A review by literaryweaponry
The Inheritance Games, by Jennifer Lynn Barnes

slow-paced
  • Plot- or character-driven? A mix
  • Strong character development? No
  • Loveable characters? No
  • Diverse cast of characters? No
  • Flaws of characters a main focus? Yes

3.0

“If there’s one thing the Hawthorne family isn’t, it’s fine. They were a twisted, broken mess before you got here, and they’ll be a twisted, broken mess once you’re gone.” 

Here we are, once again, with a hyped book giving me the “meh” feels. When I picked this up I was very much in the mood for a good mystery. This book sounded fun and had a lot of very positive reviews so I figured it would be a slam dunk. Instead as I sit here over a day since having finished it I’m still a little confused. Not confused about the story, no, it was relatively straight forward, but as to why it is so loved. 

Our main character, Avery, is mildly interesting in the way ya females have unfortunately been written for years. Intelligent but also selfish and single-minded and letting hormones lead the way when they would be better off ignored. She was interesting enough, I suppose, but her willingness to be lead and herded ground on my nerves. Her intelligence was her most interesting character trait, outside of that she was any other ya female you’ve stumbled across in mid ranked novels throughout the 2000s. 

The mystery itself was very much built up to be a huge reveal as you would expect. The clues kept nudging our characters along, pushing them in the desired direction with a bit of gun fire and peril to spice things up when the plot started to drag. I won’t it spoil here but I will say that after all of that build up I really expected a lot bigger reveal at the end. It felt mundane and expected and left me with a very unsatisfied feeling.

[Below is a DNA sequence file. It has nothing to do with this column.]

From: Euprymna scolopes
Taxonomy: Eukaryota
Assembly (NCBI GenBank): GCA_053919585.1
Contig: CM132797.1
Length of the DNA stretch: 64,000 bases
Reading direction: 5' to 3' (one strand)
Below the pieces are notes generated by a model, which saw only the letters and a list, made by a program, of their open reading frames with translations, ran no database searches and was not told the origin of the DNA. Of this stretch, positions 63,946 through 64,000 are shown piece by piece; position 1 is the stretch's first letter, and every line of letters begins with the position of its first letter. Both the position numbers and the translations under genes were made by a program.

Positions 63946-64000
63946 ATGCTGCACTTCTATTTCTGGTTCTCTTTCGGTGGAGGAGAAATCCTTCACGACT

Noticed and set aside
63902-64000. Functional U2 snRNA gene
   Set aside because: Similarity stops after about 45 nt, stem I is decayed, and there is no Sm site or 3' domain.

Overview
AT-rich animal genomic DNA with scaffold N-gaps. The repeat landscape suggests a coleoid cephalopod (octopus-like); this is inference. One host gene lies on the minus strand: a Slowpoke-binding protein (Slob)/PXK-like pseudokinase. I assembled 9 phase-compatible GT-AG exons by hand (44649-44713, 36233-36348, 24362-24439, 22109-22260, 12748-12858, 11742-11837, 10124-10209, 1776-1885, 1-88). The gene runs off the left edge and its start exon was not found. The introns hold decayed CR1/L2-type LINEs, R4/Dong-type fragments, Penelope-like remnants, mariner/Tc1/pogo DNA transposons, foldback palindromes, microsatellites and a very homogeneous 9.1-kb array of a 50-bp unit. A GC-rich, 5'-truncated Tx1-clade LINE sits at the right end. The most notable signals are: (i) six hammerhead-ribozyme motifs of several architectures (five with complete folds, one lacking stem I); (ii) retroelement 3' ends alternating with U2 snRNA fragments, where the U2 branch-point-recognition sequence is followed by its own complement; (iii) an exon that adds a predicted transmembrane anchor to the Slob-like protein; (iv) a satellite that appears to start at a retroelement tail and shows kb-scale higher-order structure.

The third core focus of this book are the four grandsons of Tobias Hawthorne’s family. Honestly, they were vaguely interesting but each of them were walking tropes in their own right. We had the good hearted rebel, the quirky and awkward yet brilliant one, the brooding sophisticated one, and the also brilliant yet obsessive one meant as a love interest with a drinking problem. They each had their roll to play (besides the good hearted rebel, I still don’t know what his purpose was besides a place holder) and they did so predictably. 

Overall, the book was pretty much what I would expect from a ya mystery. It didn’t blow my mind or set any new standards for the genre but it also wasn’t bad. The book just sat squarely in that middle ground where you really don’t have anything amazing to say about it but at the same time there were no glaring complaints. Is it worth a read? Sure, but even if you don’t you aren’t really missing out on anything.